I'm assuming you bought an immersion chiller. If so, just make sure it's clean and free of debris, then place into your boil during the last 15 or 20 minutes. That'll heat sterilize it. Make sure the inside of the coil is free of water or it'll spurt boiling water out of the lines--not fun. Also, cover your kettle while chilling it. A quick, simple way to clean the chiller is to steep it in a boiling white vinger & water solution--this'll remove the tarnish & oxides.

3. I have never used Wyeast yeast, does anyone have an suggestions and/or experience?
The Wyeast smack packs are great, but the toughest part of using it seems to smacking that pack inside. What's worked for me is to knead the package to find the pack inside, then push it to a corner of the smack pack. Then while using one behind the internal pack to keep it lodged in the corner, use the heel of your other hand and bear down with your weight. Once popped, shake it up and weight. Don't use it until you see it swell up--this makes sure your yeast are awake.

4. I was planning on doing a full boil for each of these. Any suggestions?
If you're doing 5 gal batches, you'll probably want to start with 6 to 6.5 gal of wort in the kettle. The boil should drive it down to 5 to 5.5 gal. Remember, you want to boil the final wort, not simmer. Simmering doesn't release hop bittering acids as well as a good, rolling boil. However, don't have a violent boil. If you keep a spray bottle of water handy, you can spritz the top of the boil when it starts to foam over--this will cause it to fall back. Also, make sure your liquid extracts are stirred into solution well before cranking the burner or it'll promptly sink to the bottom of the kettle and scorch.

5. I was planning on racking the Trippel, Apricot and Raspberry ales to a secondary fermenter. Would it be beneficial to do this with the Weizenbock as well?
I think all beers benefit from some additional settling time in a secondary. It's really up to your personal preference...see what works for you. But if you think it'll be a few weeks before you can get back to your beer, I'd use a secondary so you can remove it off the primary yeast cake and prevent off flavors.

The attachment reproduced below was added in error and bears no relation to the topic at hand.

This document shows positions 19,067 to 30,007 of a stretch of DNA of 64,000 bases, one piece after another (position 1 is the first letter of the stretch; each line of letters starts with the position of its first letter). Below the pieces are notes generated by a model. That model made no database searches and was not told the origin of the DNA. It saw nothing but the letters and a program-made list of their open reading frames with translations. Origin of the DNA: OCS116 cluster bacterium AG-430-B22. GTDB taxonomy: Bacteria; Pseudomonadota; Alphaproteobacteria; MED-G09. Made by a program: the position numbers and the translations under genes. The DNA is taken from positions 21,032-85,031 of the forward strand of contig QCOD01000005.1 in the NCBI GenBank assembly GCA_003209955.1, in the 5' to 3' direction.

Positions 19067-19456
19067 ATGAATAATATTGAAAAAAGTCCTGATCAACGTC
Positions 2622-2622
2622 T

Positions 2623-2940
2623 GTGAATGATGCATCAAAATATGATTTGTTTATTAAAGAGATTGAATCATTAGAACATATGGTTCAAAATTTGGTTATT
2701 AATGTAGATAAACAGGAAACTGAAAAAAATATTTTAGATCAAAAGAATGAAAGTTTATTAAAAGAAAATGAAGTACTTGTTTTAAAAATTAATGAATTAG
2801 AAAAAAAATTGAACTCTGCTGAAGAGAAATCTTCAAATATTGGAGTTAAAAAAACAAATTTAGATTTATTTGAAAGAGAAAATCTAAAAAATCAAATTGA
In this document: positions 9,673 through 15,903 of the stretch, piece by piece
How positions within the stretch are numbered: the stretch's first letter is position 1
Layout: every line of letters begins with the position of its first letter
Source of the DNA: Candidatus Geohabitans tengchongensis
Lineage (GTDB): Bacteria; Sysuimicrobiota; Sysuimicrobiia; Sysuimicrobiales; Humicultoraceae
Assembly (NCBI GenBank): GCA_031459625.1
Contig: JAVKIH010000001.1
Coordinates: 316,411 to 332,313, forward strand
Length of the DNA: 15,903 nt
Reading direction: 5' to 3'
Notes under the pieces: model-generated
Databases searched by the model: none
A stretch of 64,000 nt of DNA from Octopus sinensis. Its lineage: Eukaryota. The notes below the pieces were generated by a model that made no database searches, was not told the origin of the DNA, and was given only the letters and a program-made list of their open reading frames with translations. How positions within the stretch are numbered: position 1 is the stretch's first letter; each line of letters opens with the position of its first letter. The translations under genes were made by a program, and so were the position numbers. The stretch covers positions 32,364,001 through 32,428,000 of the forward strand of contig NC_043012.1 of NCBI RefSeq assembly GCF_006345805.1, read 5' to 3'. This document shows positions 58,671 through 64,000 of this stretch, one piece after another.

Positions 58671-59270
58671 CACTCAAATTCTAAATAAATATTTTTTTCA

6. I just guessed at the boiling time for the hops. How do i really determine these times?. Can i calculate the alpha acid levels to create a stellar brew? How so?
Generally, boiling hops are added at the start of a one hour boil. Flavor hops are added with 30 minutes remaining. And aroma hops are added when you end the boil. There are other variations on this approach, but this is the basic set. Not all beers need all 3 additions, but they all need at least a boiling (bittering) addition. Yes, you can calculate the bitterness levels, just use the calculators on the site or similar programs, such as Promash.

7. How do i determine how long to steep the grains, etc.?
You generally steep grains in hot water (about 150F) for 20 minutes. Never boil them. It's imporant to remember that only certain grains can be steeped: cara- malts, roasted/chocolate malts, etc. These grains don't have enzymes, so you're liberating the color and/or sugars already in them. However, base malts (pilsner, vienna, pale ale, etc.) need to be mashed or you'll end up with starch in your wort. Hold these in 150F water for about an hour to convert them using about 1 to 1.5 qts per pound of grain. Then rinse hot water through them to release the malt sugars. When you're done, top up your kettle with water and add your extracts. You could do this by placing the grain bag in a colander.

One last tip, I'd stay away from tap water. Most cities use chlorine or chloramines to disinfect. The chlorine reacts with malt products to make medicinal tasting compounds--yuk. Also don't use water from a soft water system. These work by an ion exchange system and they usually add sodium as the replacement ion--this will make your beer taste salty. Use filtered water or bottled water.

Well...we covered a lot of ground there. Hope this helps. Let us know how things turn out.

v/r
Bill
BillyBock
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You need more base malt

Postby richanne » Mon Mar 21, 2005 12:35 pm

On the Weizenbock, we agree to forget the honey and the honey malt, but you need more base malt -- either Wheat DME or LME should do the trick.
Richard and Anne Brady
Brady's Homebrew
http://www.bradyshomebrew.com
richanne